Post by Karma Dondrup Tashi » Thu Aug 27, 2015 5:08 pm

asunthatneversets wrote:Emptiness and dependent origination are synonymous.
Not necessarily. According to the union of the two truths we say the appearances of DO are in reality beyond conceptual elaboration. Is that the same as saying that both self and phenomena are already absent of any reality?
asunthatneversets wrote:Often times when people claim to be discussing dependent origination [pratityasamutpada] they are actually referring to dependent existence [parabhava].
? Parabhava is "defeat".

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Re: Universal Atman in Buddhism

Post by krodha » Thu Aug 27, 2015 5:13 pm

Karma Dondrup Tashi wrote:
asunthatneversets wrote:Emptiness and dependent origination are synonymous.
Not necessarily. According to the union of the two truths we say the appearances of DO are in reality beyond conceptual elaboration. Is that the same as saying that both self and phenomena are already absent of any reality?
I don't follow.

Emptiness and dependent origination are synonymous because that which originates dependenly does not originate at all.

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Re: Universal Atman in Buddhism

Post by krodha » Thu Aug 27, 2015 5:14 pm

Karma Dondrup Tashi wrote:? Parabhava is "defeat".
Parabhāva is dependent existence, it is a guise for inherent existence [svabhāva].

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Re: Universal Atman in Buddhism

Post by Karma Dondrup Tashi » Thu Aug 27, 2015 5:21 pm

asunthatneversets wrote:that which originates dependenly does not originate at all.
That can't be right, since being nonexistent is a conceptual elaboration pertaining to the appearances of DO. It therefore is not the union of the two truths. Whereas twofold egolessness states that self and phenomena are already absent of any possible reality, including the possible reality of nonexistence.
asunthatneversets wrote:Parabhāva is dependent existence, it is a guise for inherent existence [svabhāva].
Oh, ok.

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Re: Universal Atman in Buddhism

Post by krodha » Thu Aug 27, 2015 5:35 pm

Karma Dondrup Tashi wrote:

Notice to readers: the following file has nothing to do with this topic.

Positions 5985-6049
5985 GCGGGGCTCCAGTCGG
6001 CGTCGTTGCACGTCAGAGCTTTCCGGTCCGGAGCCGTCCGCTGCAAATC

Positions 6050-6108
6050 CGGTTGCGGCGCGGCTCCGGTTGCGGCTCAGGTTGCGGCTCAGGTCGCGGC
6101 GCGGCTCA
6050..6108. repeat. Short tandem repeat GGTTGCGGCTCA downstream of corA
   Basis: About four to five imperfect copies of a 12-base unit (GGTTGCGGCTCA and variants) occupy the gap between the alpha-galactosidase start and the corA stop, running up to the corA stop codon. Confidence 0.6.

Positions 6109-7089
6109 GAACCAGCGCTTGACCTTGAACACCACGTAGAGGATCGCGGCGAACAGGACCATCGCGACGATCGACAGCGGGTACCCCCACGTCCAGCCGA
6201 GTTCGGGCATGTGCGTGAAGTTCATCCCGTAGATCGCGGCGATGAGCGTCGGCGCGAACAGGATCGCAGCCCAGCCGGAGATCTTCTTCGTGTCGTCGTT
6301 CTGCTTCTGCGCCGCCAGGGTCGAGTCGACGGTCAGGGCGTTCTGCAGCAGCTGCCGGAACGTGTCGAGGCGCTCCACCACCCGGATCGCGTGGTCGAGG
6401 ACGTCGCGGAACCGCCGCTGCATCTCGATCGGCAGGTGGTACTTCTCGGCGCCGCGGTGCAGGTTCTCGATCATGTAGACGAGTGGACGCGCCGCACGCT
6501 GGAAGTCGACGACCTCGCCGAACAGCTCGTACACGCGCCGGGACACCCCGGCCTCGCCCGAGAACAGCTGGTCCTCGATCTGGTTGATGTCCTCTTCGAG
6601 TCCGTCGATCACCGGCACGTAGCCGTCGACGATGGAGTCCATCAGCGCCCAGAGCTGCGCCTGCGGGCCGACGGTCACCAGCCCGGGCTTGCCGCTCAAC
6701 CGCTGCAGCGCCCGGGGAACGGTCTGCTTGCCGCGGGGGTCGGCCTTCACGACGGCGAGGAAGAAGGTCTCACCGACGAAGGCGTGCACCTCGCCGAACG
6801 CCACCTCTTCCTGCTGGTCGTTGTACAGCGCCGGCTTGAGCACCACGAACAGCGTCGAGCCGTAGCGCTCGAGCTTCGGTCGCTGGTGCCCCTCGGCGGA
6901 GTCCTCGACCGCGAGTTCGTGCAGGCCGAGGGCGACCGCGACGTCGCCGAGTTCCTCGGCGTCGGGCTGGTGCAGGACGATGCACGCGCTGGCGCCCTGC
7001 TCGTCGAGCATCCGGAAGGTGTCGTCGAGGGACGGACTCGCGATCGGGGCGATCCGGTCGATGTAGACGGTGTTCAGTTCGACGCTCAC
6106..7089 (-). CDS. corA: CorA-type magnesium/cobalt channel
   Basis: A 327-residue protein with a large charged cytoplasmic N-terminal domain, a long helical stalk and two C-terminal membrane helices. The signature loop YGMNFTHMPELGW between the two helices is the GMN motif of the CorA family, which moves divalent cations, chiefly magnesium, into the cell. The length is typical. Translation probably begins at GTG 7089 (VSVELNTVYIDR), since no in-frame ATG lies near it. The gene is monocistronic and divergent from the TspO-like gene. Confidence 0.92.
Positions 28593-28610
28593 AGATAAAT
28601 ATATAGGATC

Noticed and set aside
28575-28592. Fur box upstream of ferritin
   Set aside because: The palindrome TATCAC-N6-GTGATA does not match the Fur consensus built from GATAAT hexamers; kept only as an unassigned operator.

asunthatneversets wrote:that which originates dependenly does not originate at all.
That can't be right, since being nonexistent is a conceptual elaboration pertaining to the appearances of DO.
Non-arising [anutpada] is not non-existence. Something must first exist, and then cease to exist in order to be non-existent (unless were talking about horns on a hare or hair on a tortoise, etc). Since dependently originated entities never truly originate to begin with, they are free from the four extremes (although by default this arguably means they are indeed "non-existent" appearances i.e., illusions).

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Re: Universal Atman in Buddhism

Post by Malcolm » Thu Aug 27, 2015 7:20 pm

Kaccāni wrote:
Vedanta would now say: Yes, but everything expresses itself as consciousness, which appears to be the common denominator of it. As plant-consciousness cannot be argued, because the questions are arising in human-consciusness as subject, only the question of "what is human consciousness?" has to be dealt with. The Vedic answer would be "part of a bigger consciousness called Brahman that encompasses everything. The Universe as one living being where some parts of it are fallen to the illusion that they are really separate entities.
This is incoherent. How can such universal consciousness have parts?
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Re: Universal Atman in Buddhism

Post by Karma Dondrup Tashi » Thu Aug 27, 2015 8:13 pm

asunthatneversets wrote:truly
If we say any "x is/isn't truly y", e.g. "arising is/isn't truly nonarising" or "emptiness is/isn't beyond elaboration" we still haven't unified the two truths.

We're still pulling back the curtain. Same as "maya is/isn't truly atman".

Because, the two truths themselves, both arising and non-arising, are DOs - by definition.

It's directly related to the theism idea. It doesn't matter whether the x and y is arising/non-arising or maya/atman.

Saying "arising is/isn't truly nonarising" is like putting up a target to hit. Or like taking out a piece of paper and drawing a "no" on it.

Exactly the same target as "maya is/isn't truly atman".

Whereas: the egolessnesses aren't really two but two "fold", i.e. there's no dependence at all. No arising or non-arising. Not possible.

No curtain to pull back. No target to put up. No paper. No "truly". No "beyond".

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Re: Universal Atman in Buddhism

Post by Kaccāni » Thu Aug 27, 2015 8:59 pm

Malcolm wrote:This is incoherent. How can such universal consciousness have parts?
Yes, that's the main criticism at the doctrine and as I understand Advaita says they're one, the twofoldness is an illusion (the Advaita-version of "maya").

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Re: Universal Atman in Buddhism

Post by Malcolm » Thu Aug 27, 2015 9:07 pm

Kaccāni wrote:
Malcolm wrote:This is incoherent. How can such universal consciousness have parts?
Yes, that's the main criticism at the doctrine and as I understand Advaita says they're one, the twofoldness is an illusion (the Advaita-version of "maya").
For whom is this an illusion? Certainly cannot be an illusion for this universal consciousness, because then consciousness would possess delusion and thus liberation would be impossible. If this universal consciousness cannot be deluded, māya is impossible and also liberation is impossible.